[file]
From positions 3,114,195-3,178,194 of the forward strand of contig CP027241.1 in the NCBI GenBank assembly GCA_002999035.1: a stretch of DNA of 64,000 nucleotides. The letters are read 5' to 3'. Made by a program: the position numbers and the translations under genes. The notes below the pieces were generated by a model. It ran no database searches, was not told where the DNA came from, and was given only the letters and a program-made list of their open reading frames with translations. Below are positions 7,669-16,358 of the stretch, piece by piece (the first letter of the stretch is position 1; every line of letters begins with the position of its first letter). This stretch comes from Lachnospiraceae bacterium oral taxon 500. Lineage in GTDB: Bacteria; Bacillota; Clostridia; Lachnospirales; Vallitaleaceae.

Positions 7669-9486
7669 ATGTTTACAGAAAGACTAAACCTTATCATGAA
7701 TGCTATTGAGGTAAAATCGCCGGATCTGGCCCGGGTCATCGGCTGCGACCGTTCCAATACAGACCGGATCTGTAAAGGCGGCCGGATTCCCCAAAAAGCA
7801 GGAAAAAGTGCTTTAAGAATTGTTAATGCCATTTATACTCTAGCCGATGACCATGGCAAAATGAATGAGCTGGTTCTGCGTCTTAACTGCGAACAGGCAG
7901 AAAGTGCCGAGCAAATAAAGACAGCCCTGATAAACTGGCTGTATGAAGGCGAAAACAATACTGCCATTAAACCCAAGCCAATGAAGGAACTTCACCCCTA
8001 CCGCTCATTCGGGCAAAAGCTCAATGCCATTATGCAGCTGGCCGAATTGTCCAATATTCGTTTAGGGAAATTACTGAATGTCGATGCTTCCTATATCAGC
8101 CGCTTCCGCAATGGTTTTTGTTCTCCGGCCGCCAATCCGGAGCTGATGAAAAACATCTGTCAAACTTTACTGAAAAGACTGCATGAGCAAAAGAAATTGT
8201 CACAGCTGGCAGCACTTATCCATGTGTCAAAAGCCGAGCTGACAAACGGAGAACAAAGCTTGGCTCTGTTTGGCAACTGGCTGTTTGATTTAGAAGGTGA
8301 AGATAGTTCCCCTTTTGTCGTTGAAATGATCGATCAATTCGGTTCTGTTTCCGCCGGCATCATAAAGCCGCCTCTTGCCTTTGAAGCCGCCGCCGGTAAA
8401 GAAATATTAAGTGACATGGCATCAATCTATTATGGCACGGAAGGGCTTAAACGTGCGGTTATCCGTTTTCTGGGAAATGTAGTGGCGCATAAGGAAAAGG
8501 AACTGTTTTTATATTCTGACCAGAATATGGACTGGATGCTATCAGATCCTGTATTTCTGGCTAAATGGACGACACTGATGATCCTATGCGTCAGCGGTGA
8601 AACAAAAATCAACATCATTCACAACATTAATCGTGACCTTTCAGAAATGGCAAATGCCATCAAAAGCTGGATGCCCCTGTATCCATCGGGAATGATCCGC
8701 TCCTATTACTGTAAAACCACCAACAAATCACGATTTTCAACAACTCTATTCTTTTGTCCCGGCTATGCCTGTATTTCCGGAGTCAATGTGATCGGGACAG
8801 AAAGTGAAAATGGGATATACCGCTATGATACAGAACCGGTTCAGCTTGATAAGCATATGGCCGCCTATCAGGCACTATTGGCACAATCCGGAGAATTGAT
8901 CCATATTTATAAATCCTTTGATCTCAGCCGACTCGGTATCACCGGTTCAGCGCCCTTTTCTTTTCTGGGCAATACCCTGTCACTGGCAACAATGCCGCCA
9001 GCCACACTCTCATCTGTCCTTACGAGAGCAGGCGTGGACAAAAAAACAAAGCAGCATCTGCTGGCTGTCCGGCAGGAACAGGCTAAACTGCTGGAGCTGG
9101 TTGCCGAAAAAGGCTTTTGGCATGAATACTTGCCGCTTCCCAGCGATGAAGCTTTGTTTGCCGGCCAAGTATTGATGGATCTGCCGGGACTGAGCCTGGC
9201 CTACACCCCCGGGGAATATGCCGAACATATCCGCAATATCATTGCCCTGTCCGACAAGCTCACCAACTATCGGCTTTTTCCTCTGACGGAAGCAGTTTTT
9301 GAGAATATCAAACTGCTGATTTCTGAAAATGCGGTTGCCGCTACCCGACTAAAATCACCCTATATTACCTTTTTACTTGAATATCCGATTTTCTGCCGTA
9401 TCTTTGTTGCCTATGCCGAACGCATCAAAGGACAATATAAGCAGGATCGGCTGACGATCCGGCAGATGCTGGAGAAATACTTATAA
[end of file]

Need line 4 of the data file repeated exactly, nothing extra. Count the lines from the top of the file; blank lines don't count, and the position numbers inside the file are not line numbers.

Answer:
7701 TGCTATTGAGGTAAAATCGCCGGATCTGGCCCGGGTCATCGGCTGCGACCGTTCCAATACAGACCGGATCTGTAAAGGCGGCCGGATTCCCCAAAAAGCA